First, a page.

So many Americans celebrate Memorial Day, but how many actually understand what the holiday means? Sure, it’s a time to celebrate the beginning of summer and the end of the school year. However, it’s really a time to remember, honor and pay tribute to those members of the U.S. Armed Forces who died in combat during a war.
Here’s a little history lesson. Memorial Day was originally called Decoration Day in honor of the men who died during the Civil War. However, by the 1860s, since various towns across the country held their own memorial ceremonies, it became obvious to dedicate one day out of the year to this cause. So it became, as ordered by Gen. John Logan, that the first Memorial Day commemoration was held on May 30, 1868. At that time, flowers were placed on the graves of both Union and Confederate solders buried at Arlington National Cemetery.
It took about 20 years for the Northern states to recognize this holiday, and it wasn’t until after World War I ended that Southern states joined forces with their counterparts to celebrate Memorial Day together. It also became that this holiday was to honor all Americans who died fighting in any war. In 1971, Congress declared the final Monday in May as a national Memorial Day holiday. Some of the nation’s Southern states still memorialize Civil War solders in separate ceremonies.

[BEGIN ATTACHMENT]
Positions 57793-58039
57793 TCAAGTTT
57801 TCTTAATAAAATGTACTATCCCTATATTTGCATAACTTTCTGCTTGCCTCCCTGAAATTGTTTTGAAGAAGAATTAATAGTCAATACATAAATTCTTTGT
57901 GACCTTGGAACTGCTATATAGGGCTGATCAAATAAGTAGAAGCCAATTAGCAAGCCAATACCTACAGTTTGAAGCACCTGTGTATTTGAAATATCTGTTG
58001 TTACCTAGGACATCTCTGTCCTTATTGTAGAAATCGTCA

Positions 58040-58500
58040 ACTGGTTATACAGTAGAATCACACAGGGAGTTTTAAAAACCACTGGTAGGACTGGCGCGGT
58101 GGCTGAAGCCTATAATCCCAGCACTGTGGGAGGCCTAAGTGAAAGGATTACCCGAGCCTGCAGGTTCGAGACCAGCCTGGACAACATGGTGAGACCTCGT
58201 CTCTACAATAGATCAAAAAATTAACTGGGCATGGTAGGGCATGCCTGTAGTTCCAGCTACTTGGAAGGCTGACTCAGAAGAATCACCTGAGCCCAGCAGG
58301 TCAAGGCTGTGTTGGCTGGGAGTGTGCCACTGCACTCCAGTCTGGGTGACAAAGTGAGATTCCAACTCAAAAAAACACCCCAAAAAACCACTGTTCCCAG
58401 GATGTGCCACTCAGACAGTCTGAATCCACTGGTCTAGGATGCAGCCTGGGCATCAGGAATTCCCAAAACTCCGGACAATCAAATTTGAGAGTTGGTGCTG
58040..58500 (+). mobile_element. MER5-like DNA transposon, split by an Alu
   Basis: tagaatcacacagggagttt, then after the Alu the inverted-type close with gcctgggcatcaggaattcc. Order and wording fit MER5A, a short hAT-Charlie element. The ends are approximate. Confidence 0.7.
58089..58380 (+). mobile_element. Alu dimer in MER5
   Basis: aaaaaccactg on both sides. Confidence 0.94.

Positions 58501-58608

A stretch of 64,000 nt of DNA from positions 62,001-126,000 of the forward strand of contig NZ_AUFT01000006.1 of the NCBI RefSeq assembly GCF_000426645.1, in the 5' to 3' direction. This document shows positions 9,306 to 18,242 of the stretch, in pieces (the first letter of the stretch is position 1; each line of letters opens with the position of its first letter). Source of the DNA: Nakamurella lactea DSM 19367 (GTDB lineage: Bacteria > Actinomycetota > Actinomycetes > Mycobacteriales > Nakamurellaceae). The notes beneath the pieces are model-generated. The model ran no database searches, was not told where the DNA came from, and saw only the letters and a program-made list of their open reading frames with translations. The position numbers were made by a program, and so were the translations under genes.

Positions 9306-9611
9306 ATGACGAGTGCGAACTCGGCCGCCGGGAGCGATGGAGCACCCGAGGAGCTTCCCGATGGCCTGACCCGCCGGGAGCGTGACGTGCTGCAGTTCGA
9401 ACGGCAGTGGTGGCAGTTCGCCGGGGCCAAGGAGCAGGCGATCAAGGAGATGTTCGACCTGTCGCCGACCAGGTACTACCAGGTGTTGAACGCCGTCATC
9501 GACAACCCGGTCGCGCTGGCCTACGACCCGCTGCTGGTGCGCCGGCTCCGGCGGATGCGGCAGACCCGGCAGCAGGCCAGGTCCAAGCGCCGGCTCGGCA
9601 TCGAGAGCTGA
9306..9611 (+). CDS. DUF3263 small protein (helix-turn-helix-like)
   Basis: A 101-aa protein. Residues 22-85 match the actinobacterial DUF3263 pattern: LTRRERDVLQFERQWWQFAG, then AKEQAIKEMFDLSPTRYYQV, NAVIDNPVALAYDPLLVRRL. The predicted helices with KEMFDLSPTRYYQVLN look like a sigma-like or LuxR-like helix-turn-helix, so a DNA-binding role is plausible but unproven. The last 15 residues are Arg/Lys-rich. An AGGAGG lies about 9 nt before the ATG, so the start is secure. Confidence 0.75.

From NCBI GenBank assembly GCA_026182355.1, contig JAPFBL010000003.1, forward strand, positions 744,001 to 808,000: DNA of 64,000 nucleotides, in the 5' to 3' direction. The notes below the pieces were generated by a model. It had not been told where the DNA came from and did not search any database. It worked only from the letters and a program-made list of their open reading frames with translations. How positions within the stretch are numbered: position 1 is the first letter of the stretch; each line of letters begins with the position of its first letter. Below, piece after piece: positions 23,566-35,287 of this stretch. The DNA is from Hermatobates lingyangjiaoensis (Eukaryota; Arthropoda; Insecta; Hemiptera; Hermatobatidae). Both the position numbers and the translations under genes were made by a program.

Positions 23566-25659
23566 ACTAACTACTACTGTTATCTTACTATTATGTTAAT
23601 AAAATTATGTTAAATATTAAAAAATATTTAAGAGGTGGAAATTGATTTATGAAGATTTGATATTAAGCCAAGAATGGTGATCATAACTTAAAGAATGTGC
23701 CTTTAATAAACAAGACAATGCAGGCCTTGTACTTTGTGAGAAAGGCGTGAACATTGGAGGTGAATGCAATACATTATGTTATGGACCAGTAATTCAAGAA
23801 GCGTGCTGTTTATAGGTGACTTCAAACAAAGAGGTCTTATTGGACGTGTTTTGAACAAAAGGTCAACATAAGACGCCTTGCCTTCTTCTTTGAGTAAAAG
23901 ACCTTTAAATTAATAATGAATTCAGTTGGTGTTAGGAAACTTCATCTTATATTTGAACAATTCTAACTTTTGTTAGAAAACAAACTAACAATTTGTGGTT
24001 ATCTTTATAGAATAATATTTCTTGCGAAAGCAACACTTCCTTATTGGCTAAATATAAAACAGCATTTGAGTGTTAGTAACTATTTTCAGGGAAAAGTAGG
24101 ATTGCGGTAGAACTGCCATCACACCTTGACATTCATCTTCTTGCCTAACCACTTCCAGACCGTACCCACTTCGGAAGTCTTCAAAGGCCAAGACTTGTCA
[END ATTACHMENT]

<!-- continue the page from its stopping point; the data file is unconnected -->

Today, Memorial Day is celebrated in many ways. Drive by any cemetery, and you will see American flags adorning the graves of war veterans. Hometown parades pay tribute with patriotic music and marching bands. And then there’s National Moment of Remembrance. At 3 p.m. local time, everyone is asked to take a few minutes to honor those men and women who died in combat. What do you do to celebrate Memorial Day?